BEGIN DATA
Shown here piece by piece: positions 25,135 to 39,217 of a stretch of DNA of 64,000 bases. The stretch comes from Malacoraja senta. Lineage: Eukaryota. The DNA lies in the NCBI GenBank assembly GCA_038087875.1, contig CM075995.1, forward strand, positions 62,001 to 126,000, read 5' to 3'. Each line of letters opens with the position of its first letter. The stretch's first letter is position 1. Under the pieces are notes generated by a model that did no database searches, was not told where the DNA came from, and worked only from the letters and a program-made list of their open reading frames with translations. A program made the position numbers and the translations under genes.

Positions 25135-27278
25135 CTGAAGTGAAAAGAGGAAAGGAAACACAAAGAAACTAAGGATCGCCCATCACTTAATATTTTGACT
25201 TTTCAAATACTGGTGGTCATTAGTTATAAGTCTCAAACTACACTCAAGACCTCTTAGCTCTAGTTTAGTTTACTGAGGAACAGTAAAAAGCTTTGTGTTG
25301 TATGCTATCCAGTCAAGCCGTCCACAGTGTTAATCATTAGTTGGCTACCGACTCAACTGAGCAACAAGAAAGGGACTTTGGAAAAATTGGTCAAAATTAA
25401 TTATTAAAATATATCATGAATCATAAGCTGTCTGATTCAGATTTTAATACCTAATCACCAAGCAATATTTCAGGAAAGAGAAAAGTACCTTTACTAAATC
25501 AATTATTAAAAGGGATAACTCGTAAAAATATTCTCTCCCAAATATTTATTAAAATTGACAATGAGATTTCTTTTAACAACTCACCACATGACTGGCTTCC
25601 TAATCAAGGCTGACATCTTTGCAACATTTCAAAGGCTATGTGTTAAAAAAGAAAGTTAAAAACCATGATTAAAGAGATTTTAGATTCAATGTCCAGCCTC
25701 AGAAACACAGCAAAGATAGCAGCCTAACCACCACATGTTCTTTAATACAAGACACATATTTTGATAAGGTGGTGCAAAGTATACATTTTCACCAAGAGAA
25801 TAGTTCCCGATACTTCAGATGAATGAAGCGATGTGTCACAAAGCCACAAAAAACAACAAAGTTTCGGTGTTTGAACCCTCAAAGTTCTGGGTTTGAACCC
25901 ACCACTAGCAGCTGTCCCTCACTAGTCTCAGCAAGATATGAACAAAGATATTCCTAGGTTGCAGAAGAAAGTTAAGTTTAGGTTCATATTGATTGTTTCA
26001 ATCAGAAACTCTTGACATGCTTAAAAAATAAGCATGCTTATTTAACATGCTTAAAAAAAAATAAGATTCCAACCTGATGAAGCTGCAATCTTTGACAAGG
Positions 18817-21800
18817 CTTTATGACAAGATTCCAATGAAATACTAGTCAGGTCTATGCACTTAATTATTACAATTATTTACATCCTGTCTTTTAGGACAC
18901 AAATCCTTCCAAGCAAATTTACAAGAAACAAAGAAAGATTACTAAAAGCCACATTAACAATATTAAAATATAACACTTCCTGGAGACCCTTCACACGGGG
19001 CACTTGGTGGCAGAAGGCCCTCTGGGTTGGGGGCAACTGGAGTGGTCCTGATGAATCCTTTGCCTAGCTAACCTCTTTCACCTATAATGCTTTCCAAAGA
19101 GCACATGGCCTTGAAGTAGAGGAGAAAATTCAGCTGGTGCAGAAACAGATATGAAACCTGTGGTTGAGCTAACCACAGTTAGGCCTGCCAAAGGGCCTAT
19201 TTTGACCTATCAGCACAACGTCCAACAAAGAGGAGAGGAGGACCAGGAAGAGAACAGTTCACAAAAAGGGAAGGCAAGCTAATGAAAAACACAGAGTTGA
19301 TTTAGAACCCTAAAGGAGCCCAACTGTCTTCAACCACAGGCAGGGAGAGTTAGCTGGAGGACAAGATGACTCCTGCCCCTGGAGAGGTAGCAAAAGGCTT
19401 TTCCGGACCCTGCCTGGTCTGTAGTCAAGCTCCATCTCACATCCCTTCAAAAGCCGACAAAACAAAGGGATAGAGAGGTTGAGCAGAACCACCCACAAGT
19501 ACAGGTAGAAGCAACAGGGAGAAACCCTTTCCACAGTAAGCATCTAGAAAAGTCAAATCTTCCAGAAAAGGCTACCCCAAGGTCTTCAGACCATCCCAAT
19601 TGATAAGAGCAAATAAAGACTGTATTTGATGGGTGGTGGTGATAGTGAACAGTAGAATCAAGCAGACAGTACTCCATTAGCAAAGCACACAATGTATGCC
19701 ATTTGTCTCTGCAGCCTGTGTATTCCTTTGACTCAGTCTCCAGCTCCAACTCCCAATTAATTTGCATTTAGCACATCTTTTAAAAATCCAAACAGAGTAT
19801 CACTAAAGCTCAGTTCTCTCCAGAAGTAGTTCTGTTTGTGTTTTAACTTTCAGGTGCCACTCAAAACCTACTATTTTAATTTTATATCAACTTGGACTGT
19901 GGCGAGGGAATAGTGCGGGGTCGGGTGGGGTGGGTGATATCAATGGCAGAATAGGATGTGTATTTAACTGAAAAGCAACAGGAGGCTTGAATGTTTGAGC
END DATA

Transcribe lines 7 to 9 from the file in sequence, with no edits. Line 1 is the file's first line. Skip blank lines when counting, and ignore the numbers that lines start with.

25501 AATTATTAAAAGGGATAACTCGTAAAAATATTCTCTCCCAAATATTTATTAAAATTGACAATGAGATTTCTTTTAACAACTCACCACATGACTGGCTTCC
25601 TAATCAAGGCTGACATCTTTGCAACATTTCAAAGGCTATGTGTTAAAAAAGAAAGTTAAAAACCATGATTAAAGAGATTTTAGATTCAATGTCCAGCCTC
25701 AGAAACACAGCAAAGATAGCAGCCTAACCACCACATGTTCTTTAATACAAGACACATATTTTGATAAGGTGGTGCAAAGTATACATTTTCACCAAGAGAA